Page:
Tuesday, July 12, 2011

Schmitz’s Life, Above All

Surely, the fall of Apartheid heralded a golden age for South Africa, right? Not exactly. In fact, the rhetoric and policies of several ANC administrations has been quite problematic, particularly with regards to the country’s AIDS epidemic. The resulting stigma surrounding the disease makes a tragic situation so much worse for the resilient young protagonist of Oliver Schmitz’s Life, Above All (trailer here), which opens this Friday in New York at Film Forum.

Chanda’s mother Lillian ought to have more energy. Everyone pretends it is nerves or some such ailment, but this is just willful denial. Everyone realizes what she has and understands she more than likely contracted it from Chanda’s absentee stepfather Jonah, who is now determined to drink and sin his way into the grave. Unfortunately, AIDS does not work that way.

In Chanda’s hardscrabble village outside Joburg, AIDS is not the only social pathology to contend with. Prostitution is considered the only means of survival for her shockingly young looking best friend Esther. Of course, this also involves the very real and present danger of infection.

Above is a blistering indictment of the superstitious prejudice and misogyny rampant in South African townships that forces patients into seclusion rather seeking life prolonging treatment, or at least a relatively comfortable death. Yet, despite the film’s palpable anger, it never lobs cheap shots at the church. In fact, Sunday services are presented as a rare moment of peace for Chanda.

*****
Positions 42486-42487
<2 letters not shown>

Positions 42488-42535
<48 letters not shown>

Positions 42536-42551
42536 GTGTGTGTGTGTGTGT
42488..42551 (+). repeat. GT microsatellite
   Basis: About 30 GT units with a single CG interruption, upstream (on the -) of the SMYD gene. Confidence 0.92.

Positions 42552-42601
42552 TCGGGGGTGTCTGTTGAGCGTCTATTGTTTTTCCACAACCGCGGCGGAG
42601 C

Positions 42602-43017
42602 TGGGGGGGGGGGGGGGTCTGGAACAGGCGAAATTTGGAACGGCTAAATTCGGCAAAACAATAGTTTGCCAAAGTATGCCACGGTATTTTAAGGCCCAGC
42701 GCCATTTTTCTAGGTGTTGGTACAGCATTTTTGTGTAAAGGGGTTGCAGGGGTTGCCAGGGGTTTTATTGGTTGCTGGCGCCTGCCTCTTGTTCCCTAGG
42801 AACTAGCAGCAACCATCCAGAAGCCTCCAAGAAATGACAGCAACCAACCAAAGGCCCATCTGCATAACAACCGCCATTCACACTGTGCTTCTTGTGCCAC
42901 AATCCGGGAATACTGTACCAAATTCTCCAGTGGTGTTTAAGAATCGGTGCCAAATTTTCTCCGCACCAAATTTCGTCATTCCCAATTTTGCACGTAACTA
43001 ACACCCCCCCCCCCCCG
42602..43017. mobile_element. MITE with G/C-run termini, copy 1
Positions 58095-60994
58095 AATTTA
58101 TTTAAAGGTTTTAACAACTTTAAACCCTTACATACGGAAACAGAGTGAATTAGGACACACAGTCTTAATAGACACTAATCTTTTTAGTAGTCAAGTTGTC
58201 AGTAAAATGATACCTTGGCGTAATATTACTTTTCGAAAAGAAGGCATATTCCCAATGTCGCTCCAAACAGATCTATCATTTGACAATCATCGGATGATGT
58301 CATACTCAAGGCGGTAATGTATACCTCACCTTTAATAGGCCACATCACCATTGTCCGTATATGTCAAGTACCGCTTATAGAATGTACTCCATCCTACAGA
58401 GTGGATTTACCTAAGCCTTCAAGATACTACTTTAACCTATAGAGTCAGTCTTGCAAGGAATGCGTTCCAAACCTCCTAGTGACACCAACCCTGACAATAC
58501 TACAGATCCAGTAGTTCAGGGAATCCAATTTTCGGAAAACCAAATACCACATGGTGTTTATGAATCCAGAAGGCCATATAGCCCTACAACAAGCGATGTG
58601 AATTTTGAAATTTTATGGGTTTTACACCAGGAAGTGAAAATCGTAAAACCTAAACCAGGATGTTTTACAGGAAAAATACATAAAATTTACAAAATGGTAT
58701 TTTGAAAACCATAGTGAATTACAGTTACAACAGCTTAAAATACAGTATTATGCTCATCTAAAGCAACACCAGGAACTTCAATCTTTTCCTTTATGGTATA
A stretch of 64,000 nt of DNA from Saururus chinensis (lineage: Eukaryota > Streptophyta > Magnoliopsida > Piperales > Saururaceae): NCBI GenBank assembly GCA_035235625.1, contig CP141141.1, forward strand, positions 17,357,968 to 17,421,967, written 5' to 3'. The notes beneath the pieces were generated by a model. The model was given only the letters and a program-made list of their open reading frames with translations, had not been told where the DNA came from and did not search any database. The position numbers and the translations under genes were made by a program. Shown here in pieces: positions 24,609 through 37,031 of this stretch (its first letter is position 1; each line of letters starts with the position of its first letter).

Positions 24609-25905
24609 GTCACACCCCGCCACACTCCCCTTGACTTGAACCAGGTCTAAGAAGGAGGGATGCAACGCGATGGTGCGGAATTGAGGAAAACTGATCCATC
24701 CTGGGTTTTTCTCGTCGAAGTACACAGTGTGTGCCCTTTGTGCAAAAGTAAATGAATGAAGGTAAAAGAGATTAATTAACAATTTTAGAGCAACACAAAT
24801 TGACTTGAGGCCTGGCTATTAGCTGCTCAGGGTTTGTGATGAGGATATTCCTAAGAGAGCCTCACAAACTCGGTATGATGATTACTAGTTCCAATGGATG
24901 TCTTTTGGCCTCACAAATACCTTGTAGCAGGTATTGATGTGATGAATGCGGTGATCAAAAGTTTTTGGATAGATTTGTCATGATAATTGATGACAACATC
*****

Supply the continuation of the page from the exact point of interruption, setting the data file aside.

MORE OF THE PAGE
Khomotso Manyaka’s fully dimensional portrayal of Chanda could well become iconic in South Africa. Despite the courage and tenacity she projects every step of the way, the audience remains keenly aware she is still just a vulnerable young girl. Yet, for pure hard-won pathos, Keabaka Makanyane’s Esther might even outdo her.

Re-emerging from years spent working in German television (in prestigious capacities), Oliver Schmitz returns to the sort of topical cinematic naturalism that made his breakout film Mapantsula the toast of the international festival circuit. Yet, that earlier work was very much a product of its era. In contrast, Above has a Dickensian quality that should hold up over time.

Perhaps the film’s ultimate conclusion may strike some viewers as a bit too pat and convenient. However, at this point Chanda the character has earned a break and most in the audience will probably be happy to allow it to her. Overall, Above paints an uncompromising picture of contemporary South Africa, redeemed only by the defiance of its young cast and characters. A heavy, engrossing film, Above is definitely recommended when it opens this Friday (7/15) at Film Forum.